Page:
Not that surprisingly to those who have followed the TTIP debate even just halfheartedly, a mid-sized flood of amendments have recently been raining down on the INTA-secretariat.
The object of all these amendments has been the DRAFT REPORT containing the European Parliament’s recommendations to the Commission on the negotiations for the Transatlantic Trade and Investment Partnership (TTIP) (named with Parliament’s usual ability to make almost anything sound sleep-inducing) – the International Trade Committee’s own-initiative report on the ever-divisive issue of EU-US trade negotiations.
The question now is if the amount of amendments could contribute to delay the vote on the report?
In all almost 900 amendments (898 to be precise) were submitted to the report, but this number is likely to increase. This is because – again not really surprising given the general interest for the topic – several of Parliament’s other committees have decided to produce opinions to the INI-report. These will in the end also appear as a set of amendments to the original draft
While it is the right of the parliamentarians to submit their amendments in any of the 24 official languages of the European Union, it seems most MEPs (at least of those in the INTA-Committee) have had a clear preference for the English language.
As can be seen from the graph above, close to two-thirds of all the amendments were submitted in English, with French and German coming in at a distant second and third place respectively.
Unfortunately as we write this the amendments have not yet been published, let alone translated into all the official languages yet. While having the vast majority of amendments in English can speed up the process (both for the shadow-rapporteurs and the translators), it seems likely that the final translations into all the official languages will only come very late – maybe even only on the night before the vote.
An unusual amount?
No, not really. While having that many amendments to a report in the European Parliament is in itself not that extraordinary (several reports have had many more), what is interesting is that we are still talking about a non-legislative report. Meaning that Parliament is fully entitled to make a report and voice their opinion … but the Commissioners and their negotiation teams are not obliged to take any of it on board.
Knowing that Parliament will in the end have to say either Yes or No to the final deal, it goes without saying that it would be less than advisable for the Commission to complete ignore it. However, what some MEPs might be forgetting is, that while they might be getting ready to fight over the very precise wording of this or that paragraph in the report they cannot be assured that it will matter what they end up adopting – or at least not the details of it.
Now or later?
Never the less the amount of amendments, combined with at least one of the opinion-giving committees (ENVI) being late, it looks like the original time plan might have to be adjusted. Considering that a debate on the submitted amendments was originally planned for April 14th, a small delay seems understandable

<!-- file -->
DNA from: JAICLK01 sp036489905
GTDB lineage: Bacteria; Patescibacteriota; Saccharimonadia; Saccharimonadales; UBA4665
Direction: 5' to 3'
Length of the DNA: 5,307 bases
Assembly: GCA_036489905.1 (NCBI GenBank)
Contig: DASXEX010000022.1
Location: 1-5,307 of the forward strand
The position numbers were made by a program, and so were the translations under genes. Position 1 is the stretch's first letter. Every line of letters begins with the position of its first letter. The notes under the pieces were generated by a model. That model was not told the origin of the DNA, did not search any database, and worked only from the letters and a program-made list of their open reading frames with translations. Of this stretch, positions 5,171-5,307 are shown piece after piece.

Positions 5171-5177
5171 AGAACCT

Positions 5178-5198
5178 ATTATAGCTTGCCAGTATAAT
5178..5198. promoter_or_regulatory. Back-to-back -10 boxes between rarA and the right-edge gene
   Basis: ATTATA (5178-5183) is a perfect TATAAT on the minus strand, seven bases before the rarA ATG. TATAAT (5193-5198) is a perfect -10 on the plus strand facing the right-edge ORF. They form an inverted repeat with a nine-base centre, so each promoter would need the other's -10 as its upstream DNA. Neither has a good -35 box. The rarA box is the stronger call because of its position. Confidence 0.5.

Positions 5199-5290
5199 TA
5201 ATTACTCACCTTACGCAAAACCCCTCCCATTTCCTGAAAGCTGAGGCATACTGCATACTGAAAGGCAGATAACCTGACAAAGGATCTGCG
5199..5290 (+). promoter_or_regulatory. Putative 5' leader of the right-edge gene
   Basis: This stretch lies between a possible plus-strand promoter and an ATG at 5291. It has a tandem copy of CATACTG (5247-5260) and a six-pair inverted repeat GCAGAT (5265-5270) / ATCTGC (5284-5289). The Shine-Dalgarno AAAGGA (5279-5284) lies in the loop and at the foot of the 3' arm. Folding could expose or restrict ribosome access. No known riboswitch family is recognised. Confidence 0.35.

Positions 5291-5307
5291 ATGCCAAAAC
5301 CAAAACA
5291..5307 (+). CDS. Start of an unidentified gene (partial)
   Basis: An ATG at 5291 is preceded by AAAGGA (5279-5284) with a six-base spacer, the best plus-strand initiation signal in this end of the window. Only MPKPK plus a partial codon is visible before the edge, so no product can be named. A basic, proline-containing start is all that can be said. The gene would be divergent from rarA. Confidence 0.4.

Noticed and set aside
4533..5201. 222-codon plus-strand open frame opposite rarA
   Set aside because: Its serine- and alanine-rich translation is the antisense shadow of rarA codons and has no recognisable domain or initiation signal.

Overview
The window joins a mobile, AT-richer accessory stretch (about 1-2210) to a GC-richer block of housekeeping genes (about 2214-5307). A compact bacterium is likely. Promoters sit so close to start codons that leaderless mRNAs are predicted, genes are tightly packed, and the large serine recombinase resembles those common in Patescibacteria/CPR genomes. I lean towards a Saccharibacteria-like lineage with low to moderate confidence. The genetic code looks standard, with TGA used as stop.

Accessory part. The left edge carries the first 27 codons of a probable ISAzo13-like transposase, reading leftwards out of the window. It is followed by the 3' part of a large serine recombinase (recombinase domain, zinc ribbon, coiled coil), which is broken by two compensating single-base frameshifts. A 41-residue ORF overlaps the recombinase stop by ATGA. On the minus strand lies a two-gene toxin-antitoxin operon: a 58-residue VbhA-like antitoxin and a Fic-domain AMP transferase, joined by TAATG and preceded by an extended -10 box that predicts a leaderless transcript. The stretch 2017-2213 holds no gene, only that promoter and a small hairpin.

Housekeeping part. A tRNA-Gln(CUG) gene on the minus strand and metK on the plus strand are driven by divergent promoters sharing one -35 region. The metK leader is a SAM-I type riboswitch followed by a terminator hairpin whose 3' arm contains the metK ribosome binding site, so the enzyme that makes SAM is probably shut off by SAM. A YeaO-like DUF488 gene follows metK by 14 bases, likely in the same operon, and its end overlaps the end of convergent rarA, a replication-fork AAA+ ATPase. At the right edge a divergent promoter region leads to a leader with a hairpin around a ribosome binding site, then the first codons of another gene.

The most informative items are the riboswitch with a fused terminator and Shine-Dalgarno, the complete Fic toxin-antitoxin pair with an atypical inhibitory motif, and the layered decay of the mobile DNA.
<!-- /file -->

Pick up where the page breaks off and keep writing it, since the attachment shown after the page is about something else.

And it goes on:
As some of the leading members of the Committee are rumoured to have said (and yes, now we are paraphrasing what we’ve heard): Why not? Because honestly, what is the rush?
This is of course true, especially considering that:
- The report is an own-initiative report, meaning there is no real rush from the other institutions to finish it now.
- It is not like the TTIP-negotiations anyway seem to be progressing with the speed of light, so a small delay in Parliament is not likely to mean that the final report will be overtaken (and made redundant) by a finished agreement suddenly appearing.
The question now is then how much of a delay we could be taking about.
A new plan?
From the rumours coming out of the Committee it looks like the coordinators have supported a plan that would provide more time for debate and – maybe more interestingly for some – negotiations of compromises.
This adjustment will mean that the INTA-vote will be postponed until the committee-meeting at the end of May (on the 28th), with a likely plenary vote being moved to the June-plenary session.
If this hold true those wishing to follow the debate on the TTIP-amendments in the committee might want to instead watch out for the meetings on May 6th and 7th (where the committee-vote was originally planned for).
To sum up, this new plan could look something like this:
- 6-7 May: Debate on amendments in INTA
- 28 May: Vote on the report in INTA
- 8-11 June: Plenary vote on the report.
In between those dates expect shadows and their staff to be dealing with compromises and voting lists – as well as no doubt fending of small hordes of last-minute lobbying attempts
Our apologies to our readers for having neglected this blog the past month – but we have been swamped with our trainings and other work. We hope to be able to now provide you more regular updates once again.
This is however also a good chance to promote our next two EP Boot Camp trainings that we have coming up: Friday April 24 and Friday May 22. There are still a few available spots if you should be interested.
You can read more about them here.